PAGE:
A CONTROVERSIAL plan to build 260 houses in Tadley has been removed by the Basingstoke and Deane Borough Council from the draft local plan following the discovery of a historic covenant.

Bewley Homes was seeking an allocation for land in the draft local plan and preparing an outline planning application for 260 homes on land in Skates Lane in Tadley.

The contentious plan had attracted huge objections with community action and a campaign group being formed to voice concerns about the proposal.

Tadley and Pamber Rural Protection (TPRP), which was formed by Tadley, Pamber, and the surrounding areas, has now successfully forced the council to remove the plans from the draft local plan after discovering a historic covenant.

READ MORE: Tadley residents form group to oppose plan

The covenant, dating back to 1975, prohibits developing the land or constructing any building on 40 acres of land which was included in Bewley's plans.

It was written when Nicholas Denis Crawford Conran sold the land to John William Frank Munday.

According to Kevin Chatburn, co-chair of TPRP, the covenant explicitly states that no building is allowed on the marked map, which encompasses approximately 40 acres of the 60-acre area Bewley Homes had intended to develop.

Mr Chatburn said: "Our group did extensive research to unearth the covenant. We investigated by researching historic documents at the land registry. We do it with all the developments that we see as being inappropriate for the countryside."

An update on the draft local plan will be announced at a cabinet meeting of the Basingstoke council on Tuesday, January 9. 

Following the Skates Lane success, Mr Chatburn said TPRP would continue its campaigning for all future developments in the area.

"We're campaigning on anything to do with improving the ecology and the biodiversity of the area," he said.

"We're getting involved in the newly announced Hampshire County Council recovery strategy and Basingstoke and Deane recovery strategy. We'll be doing lots of work in terms of surveys, evaluations, and recording of the biodiversity in the area."

Mr Chatburn also thanked the individuals who helped present the group's case to the council.

"TPRP thanks for the efforts of Alan Albery, Paul Sterry, Campaign to Protect Rural England, Tadley and District History Society, and Hampshire & Isle of Wight Wildlife Trust, who have been invaluable in helping our campaign together with councillors Androulla Johnstone, Jo Slimin and Kerry Morrow who also presented the case to council."

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Reacting to the proposal being dropped from the draft local plan, a Bewley Homes spokesperson said it was a "terrible missed opportunity for Tadley".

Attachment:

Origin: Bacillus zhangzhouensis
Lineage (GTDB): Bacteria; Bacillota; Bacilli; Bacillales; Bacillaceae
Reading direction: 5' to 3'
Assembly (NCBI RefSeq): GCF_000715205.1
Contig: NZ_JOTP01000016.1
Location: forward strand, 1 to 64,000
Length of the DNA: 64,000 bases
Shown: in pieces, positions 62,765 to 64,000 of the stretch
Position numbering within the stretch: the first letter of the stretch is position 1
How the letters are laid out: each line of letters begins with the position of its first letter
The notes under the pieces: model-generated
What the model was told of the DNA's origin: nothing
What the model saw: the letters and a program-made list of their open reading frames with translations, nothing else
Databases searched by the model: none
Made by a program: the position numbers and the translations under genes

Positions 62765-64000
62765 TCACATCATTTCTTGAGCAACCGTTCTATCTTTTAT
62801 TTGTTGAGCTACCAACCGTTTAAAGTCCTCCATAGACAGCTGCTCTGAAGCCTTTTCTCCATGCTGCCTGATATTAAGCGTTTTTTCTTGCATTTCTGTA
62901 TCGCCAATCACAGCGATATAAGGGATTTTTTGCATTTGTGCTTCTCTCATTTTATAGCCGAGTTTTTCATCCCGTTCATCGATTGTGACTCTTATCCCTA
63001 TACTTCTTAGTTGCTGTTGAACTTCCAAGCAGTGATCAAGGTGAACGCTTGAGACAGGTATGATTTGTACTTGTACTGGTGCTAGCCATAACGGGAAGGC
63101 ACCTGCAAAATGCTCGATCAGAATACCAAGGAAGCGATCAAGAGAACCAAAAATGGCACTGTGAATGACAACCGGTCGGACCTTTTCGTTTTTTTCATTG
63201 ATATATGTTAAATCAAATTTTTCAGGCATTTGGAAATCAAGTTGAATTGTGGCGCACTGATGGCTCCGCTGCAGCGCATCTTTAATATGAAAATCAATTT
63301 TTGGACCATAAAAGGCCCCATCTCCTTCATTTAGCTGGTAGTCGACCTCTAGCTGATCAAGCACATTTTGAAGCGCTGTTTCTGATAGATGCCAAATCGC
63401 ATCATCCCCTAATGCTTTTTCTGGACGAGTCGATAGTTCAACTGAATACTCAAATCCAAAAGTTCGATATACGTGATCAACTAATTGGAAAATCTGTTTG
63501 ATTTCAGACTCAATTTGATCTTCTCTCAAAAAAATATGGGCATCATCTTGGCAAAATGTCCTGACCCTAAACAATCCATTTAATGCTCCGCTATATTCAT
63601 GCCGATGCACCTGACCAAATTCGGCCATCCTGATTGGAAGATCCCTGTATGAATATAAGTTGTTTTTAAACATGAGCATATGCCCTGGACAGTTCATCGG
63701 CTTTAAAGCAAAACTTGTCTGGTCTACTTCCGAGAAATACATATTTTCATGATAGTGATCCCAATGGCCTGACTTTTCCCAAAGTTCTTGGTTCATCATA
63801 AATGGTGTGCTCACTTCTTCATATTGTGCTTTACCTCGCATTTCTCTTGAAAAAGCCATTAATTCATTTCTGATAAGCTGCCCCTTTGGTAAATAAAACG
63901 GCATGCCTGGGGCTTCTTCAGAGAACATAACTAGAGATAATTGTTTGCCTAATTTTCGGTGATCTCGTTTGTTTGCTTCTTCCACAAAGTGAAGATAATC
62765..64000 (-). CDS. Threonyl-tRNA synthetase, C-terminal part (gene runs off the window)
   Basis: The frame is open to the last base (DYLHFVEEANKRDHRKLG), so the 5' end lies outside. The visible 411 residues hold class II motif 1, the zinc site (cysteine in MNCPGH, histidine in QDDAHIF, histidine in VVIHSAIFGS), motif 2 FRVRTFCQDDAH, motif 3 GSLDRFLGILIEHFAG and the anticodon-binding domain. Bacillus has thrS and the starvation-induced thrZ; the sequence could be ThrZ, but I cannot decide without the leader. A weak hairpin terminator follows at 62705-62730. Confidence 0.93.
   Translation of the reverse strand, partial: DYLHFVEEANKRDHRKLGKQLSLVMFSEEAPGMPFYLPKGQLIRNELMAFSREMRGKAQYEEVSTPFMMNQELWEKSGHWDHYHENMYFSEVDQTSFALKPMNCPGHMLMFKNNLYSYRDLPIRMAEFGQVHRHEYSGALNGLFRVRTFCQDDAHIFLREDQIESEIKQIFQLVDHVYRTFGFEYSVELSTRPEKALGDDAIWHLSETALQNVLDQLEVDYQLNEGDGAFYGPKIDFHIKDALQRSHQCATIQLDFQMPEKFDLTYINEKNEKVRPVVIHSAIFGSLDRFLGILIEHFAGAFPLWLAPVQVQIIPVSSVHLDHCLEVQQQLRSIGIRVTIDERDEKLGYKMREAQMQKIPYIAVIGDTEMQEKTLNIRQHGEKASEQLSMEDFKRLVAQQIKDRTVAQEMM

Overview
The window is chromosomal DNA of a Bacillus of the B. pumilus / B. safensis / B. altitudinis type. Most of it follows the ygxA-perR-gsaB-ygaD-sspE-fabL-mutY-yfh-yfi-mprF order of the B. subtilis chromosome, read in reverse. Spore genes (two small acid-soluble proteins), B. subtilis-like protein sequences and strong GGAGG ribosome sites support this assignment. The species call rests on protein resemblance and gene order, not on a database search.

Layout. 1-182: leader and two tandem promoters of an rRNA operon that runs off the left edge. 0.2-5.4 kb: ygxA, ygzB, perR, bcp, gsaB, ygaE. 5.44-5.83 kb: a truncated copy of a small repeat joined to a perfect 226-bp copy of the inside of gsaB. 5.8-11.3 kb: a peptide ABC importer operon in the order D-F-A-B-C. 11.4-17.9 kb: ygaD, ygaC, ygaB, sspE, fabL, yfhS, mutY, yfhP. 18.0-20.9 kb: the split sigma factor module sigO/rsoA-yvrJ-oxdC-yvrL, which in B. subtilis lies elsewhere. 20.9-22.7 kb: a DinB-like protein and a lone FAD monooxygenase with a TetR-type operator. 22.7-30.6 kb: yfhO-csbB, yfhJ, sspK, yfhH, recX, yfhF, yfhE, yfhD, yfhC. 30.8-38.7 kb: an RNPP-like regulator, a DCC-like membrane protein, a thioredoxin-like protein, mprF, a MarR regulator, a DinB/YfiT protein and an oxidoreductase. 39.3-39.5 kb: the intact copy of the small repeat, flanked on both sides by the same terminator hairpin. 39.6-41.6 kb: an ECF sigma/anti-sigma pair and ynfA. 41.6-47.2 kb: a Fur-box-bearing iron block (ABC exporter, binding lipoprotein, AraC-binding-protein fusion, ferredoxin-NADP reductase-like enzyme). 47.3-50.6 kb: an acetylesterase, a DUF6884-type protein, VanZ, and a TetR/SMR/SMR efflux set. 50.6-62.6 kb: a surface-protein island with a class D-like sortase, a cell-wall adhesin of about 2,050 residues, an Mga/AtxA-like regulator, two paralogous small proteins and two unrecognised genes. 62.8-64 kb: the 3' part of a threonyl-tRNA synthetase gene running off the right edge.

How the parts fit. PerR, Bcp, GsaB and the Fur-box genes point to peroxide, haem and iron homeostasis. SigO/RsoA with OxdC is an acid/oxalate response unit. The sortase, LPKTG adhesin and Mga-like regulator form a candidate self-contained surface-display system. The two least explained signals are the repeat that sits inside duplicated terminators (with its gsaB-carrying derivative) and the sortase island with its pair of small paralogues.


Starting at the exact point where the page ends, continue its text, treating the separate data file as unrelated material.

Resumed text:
The spokesperson said: "Tadley hasn’t received any significant housing development in 20 years, and consequently there has been a lack of Community Infrastructure Levy (CIL) contributions, little or no affordable housing, and few new homes for local people to live in.

“The council’s own assessment in the cabinet papers demonstrates a requirement for around 945 dwellings in Tadley, which is the second largest settlement in the district. The site has been subject to rigorous technical assessments which demonstrate its deliverability in an early stage of the local plan, and this has been the subject of long pre-application discussion with the planning authority. 

“Bewley will be making representations to the regulation 18 consultation to reinstate the site which is one of very few opportunities around Tadley which is not covered by the Aldermaston Weapons Establishment restrictions.”

Cabinet member for strategic planning and infrastructure Cllr Andy Konieczko said: “The updated strategy does not include Skates Lane in Tadley as it is considered there are more suitable sites to meet the borough’s housing requirements.

"The report on the next steps for the draft Local Plan Update sets out the approach used to determine site selection. Skates Lane has not been proposed for allocation due to its inaccessibility and distance from facilities and impacts on settlement character, biodiversity and heritage.

"If Cabinet decide to move forward to the next stage of the plan process, people will have the opportunity to have their say on the draft Local Plan Update and the policies within it during a borough wide consultation.”